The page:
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Mobile is the New Desktop

The perfect storm for Linux in the netbook market.

There’s not much good news coming out of the tech industry these days. Whether it’s Steve Job’s leave of absence from Apple, Intel closing plants and laying off employees due to a global slowdown in PC sales or the first layoffs in Microsoft’s history1, the tech industry is experiencing pain at nearly every level.

That said, it’s possible to find at least one segment of the industry that didn’t go completely in the tank last year. According to the New York Times:

The only bright spot in the PC industry is netbooks. Analysts at the Gartner research company said shipments rose to 4.4 million devices in the third quarter of 2008, from 500,000 units in the first quarter of last year. Analysts say sales could double this year despite a deep worldwide recession.

All of those devices have to run some kind of operating system and one would think that Linux would be an easy choice for netbook manufacturers.

If you’re selling a piece of hardware that tops out at around $200 then you’re not going to want to add another $200 in Microsoft licensing fees. MS knows this and, on the one hand, has cut way back on the amount it charges OEMs for the netbook-version of Windows, while, on the other, going so far as to attributing some of the falloff in the company’s business last quarter to portable devices.

As painful as the recent economic downturn has been, the situation is rapidly developing into a perfect storm for Linux in the ultra-portable and mobile device market. The fact that consumers are cutting back and are willing to sacrifice some power in hardware in exchange for portability (something of a 180 from a year or so ago) coupled with an environment where Windows isn’t completely entrenched makes for a huge opportunity for Linux the short term. And possibly the long term as well:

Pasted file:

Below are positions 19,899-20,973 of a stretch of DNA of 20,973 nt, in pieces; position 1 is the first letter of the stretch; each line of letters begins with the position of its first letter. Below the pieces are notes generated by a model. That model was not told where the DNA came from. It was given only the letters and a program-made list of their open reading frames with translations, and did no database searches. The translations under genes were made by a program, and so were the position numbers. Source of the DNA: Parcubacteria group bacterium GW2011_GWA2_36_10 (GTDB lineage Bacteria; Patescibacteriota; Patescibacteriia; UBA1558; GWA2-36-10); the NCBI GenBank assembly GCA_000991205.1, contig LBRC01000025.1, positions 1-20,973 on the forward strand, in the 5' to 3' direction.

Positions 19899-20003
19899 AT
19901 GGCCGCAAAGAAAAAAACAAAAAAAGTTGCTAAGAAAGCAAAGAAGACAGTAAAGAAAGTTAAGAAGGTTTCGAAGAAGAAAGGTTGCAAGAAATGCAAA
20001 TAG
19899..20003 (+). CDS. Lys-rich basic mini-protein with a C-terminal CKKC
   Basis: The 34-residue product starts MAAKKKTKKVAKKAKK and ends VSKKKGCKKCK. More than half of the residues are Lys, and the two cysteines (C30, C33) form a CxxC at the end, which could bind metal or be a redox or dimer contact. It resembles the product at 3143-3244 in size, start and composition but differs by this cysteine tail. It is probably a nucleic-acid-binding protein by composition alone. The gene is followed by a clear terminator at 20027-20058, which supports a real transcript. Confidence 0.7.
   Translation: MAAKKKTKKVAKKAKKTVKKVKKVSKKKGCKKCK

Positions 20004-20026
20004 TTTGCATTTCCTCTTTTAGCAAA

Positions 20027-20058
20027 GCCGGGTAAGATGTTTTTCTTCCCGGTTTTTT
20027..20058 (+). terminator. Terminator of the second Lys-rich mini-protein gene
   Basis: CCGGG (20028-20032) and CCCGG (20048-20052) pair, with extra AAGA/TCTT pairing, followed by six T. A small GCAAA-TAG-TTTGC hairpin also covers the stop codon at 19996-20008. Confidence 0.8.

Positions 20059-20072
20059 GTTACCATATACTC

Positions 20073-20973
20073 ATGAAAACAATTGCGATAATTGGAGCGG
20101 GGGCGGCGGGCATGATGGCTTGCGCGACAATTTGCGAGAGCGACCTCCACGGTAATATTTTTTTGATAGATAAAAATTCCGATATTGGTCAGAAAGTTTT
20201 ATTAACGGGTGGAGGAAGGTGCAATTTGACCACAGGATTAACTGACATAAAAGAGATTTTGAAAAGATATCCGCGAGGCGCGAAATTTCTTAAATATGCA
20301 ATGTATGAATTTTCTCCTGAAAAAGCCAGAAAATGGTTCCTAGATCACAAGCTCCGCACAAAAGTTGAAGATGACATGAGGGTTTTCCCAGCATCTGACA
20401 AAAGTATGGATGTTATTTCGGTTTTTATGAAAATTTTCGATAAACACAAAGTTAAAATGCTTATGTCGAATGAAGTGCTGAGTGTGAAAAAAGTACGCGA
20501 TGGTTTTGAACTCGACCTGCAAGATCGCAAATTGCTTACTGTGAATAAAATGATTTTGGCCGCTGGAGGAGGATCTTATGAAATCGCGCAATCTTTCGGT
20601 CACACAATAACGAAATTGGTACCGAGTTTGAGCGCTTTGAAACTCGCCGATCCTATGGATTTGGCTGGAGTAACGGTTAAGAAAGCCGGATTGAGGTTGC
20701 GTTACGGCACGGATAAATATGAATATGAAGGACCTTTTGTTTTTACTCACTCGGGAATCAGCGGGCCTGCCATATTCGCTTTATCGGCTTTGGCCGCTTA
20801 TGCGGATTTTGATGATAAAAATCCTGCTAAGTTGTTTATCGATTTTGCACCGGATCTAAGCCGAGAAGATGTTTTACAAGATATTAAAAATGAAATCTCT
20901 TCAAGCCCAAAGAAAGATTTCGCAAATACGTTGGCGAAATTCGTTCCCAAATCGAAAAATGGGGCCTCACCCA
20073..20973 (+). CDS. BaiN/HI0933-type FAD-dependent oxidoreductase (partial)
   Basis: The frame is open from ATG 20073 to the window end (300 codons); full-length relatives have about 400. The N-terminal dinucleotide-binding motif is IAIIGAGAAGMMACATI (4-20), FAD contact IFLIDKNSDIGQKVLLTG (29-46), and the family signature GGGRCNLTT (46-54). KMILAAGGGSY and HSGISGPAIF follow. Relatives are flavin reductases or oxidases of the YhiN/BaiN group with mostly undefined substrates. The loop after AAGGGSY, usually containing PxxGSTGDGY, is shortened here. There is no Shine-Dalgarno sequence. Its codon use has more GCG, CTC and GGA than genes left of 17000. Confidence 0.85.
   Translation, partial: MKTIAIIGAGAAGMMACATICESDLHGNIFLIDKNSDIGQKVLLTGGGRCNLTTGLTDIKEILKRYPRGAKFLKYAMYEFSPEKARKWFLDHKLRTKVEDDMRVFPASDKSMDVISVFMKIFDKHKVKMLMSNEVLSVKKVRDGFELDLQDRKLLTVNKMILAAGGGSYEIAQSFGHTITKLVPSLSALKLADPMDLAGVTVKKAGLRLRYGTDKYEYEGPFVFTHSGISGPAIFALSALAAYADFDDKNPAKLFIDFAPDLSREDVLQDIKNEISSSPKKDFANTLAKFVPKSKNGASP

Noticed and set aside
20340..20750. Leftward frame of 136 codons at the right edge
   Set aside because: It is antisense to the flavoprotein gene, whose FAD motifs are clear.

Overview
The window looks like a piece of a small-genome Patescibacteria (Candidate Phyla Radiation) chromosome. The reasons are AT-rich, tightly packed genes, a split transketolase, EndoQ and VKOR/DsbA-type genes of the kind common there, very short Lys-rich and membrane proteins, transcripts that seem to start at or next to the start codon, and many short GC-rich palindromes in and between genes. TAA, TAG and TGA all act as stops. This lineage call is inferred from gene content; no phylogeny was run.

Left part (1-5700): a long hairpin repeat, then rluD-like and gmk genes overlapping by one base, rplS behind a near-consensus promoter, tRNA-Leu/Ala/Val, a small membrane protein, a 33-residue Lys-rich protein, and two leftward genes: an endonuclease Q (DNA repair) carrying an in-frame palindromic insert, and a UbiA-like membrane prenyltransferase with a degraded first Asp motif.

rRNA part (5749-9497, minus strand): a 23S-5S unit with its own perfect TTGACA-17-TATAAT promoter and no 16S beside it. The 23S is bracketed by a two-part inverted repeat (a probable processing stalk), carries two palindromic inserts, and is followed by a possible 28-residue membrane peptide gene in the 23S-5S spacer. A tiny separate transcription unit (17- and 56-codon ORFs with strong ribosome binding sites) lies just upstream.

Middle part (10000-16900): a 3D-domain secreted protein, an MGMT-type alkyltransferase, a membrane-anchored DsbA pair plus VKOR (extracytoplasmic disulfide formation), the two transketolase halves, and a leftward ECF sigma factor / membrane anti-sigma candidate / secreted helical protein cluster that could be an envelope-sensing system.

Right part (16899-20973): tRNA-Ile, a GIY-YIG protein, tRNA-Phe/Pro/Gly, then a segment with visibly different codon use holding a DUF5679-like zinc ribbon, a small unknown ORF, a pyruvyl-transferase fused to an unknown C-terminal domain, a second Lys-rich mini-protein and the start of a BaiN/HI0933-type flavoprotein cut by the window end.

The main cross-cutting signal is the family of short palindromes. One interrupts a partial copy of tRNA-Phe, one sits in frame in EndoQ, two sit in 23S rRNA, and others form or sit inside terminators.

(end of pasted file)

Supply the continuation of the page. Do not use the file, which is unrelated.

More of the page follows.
“Companies like Intel, Qualcomm and Texas Instruments that make chips for these devices are hiring Linux talent as quick as they can,” said Jim Zemlin, executive director of the nonprofit Linux Foundation. “They know the future is netbooks and mobile Internet devices.”

1 We recently speculated on the long term implications of MS’s software development model.

Comments on "Mobile is the New Desktop"

gromm

I guess you haven’t already heard of the Asus EeePC then. :)

Reply
hhemken

Whoever thinks that MS will cede that territory without a life-or-death fight is in a deep drug-induced stupor. After all these years, MS’s cash cows are still Windows and Office, a testimony to its capacity to bungle most of its other ventures in spite of, or perhaps because of, its vast wealth.

Netbooks are and will continue to be an uphill battle for GNU/Linux. Consumers will always prefer to pay more if they have been convinced that the expensive choice is the coolest, the best, or if the cheap option is painted as very bad or as requiring the discharging of additional neurons to perform useful work.

Reply
mbw

god forbid we discharge neurons!

Reply
jimma_007

With the spurt in portable computing devices and cloud computing, customers are becoming more OS agnostic. That change is already happening. All that would matter is the User Interface. That could be the reason for companies like Intel and Google to come up with initiatives like Moblin / Android. I’d think of Netbooks as a logical extension of your Blackberry / Iphone. Netbooks and other portable multimedia cum computing devices are not for serious business applications. You’d not likely use Photoshop, CAD/CAM applications on your Netbook. It is more of a ‘consumer device’ just like your iPod. For an ‘internet experience’, OS takes a backseat as far as the consumer is concerned.

Reply

In the short period since their appearance, netbooks grew in size and features, and converged with smaller, lighter laptops and subnotebooks. By August 2009, when comparing a Dell netbook to a Dell notebook, CNET called netbooks “nothing more than smaller, cheaper notebooks,” noting,”"..

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